Preventive Maintenance Contracts Keep Crews Busy

An emphasis on preventive maintenance ensures a steady stream of work for O'Connor Plumbing.
Preventive Maintenance Contracts Keep Crews Busy
Technician James Walker (left) and and drain division manager Kevin Walker clean a sewer line at an apartment complex in Winchester, Virginia.

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Editor's Note: This article was published as part of a profile on O'Connor Plumbing, which was the cover story in the September 2015 issue of Cleaner.

One of O’Connor Plumbing’s largest commercial clients is a big-box retailer with roughly 125 stores, all located in the metropolitan Baltimore/Washington, D.C. area. The Germantown, Maryland-based contractor handles all of those stores’ plumbing and drain cleaning needs. 

The retailer signed a preventive maintenance contract for about 40 of those stores, which were plagued by drain problems. That essentially means that O’Connor cleans those stores’ sewer lines once every quarter, says Kevin Walker, manager of the company’s drain division. 

Maintenance contracts generate a large percentage of the division’s revenue; the bulk of them are agreements with property management firms. Why so much emphasis on preventive maintenance? First, maintenance contracts can help smooth out the volatile ups and downs many contractors experience by ensuring a steady stream of work. That, in turn, provides more consistent cash flow — a critical factor for any business. Furthermore, more contracts make it dramatically easier to schedule work crews, compared to companies that live and die by unpredictable emergency work, Walker points out.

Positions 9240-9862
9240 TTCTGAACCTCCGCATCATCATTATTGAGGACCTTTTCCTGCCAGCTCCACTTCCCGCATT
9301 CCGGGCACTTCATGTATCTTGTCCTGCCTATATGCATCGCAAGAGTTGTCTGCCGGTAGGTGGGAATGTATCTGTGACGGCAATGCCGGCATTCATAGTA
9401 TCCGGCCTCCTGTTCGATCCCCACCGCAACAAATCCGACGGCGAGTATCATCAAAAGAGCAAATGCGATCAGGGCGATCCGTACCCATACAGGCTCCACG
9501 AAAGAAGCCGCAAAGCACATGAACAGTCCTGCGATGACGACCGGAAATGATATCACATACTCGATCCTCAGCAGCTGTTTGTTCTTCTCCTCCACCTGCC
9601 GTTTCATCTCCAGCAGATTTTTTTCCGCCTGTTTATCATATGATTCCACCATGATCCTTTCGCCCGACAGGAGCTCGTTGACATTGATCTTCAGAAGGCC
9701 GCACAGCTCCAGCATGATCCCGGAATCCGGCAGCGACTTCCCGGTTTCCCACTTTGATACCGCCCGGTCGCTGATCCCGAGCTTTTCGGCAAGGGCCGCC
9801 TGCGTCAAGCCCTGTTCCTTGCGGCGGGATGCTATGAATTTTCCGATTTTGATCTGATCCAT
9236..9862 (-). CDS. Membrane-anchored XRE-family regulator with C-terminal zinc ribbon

“You can’t run a business by counting on emergency stoppages every day,” he explains. “Preventive maintenance helps fill the gaps between emergency calls. We also like them because they offer us steady, recurring work and help us better plan our finances.” 

To sell maintenance contracts, the company points out to customers the potential savings they could realize by virtually eliminating expensive emergency calls. Sure, that’s lost revenue for O’Connor Plumbing, Walker concedes. “But we’d much rather have a customer pay us for preventive maintenance than, say, pay damage claims to tenants and even put them up in a hotel while we fix a sewer backup on their property,” he says. 

Walker says he encourages customers to have their drainlines cleaned at least once a year. And if their budgets can’t accommodate that, he suggests alternatives. 

“We even offer three-year deals that give customers a bit of a price break,” he says. “That makes it easier for them to get approval from the higher-ups.” 

Much of O’Connor Plumbing’s business comes from word-of-mouth referrals, but Walker says that it’s also beneficial to make presentations to property management groups. During these presentations, Walker shows the potential customers some of the company’s equipment, explains how it works and answers questions. 

“Providing great customer service is critical,” he adds. “Property managers here are a very tight group, and if you screw up, everyone seems to find out about it. So if you make a mistake, you have to bite the bullet and get it right … this business is based on relationships.”

You don't always need a written contract. To learn more about how to sell these services to your commerical accounts, read "Seal the Deal With Preventive Maintenance Plans." 


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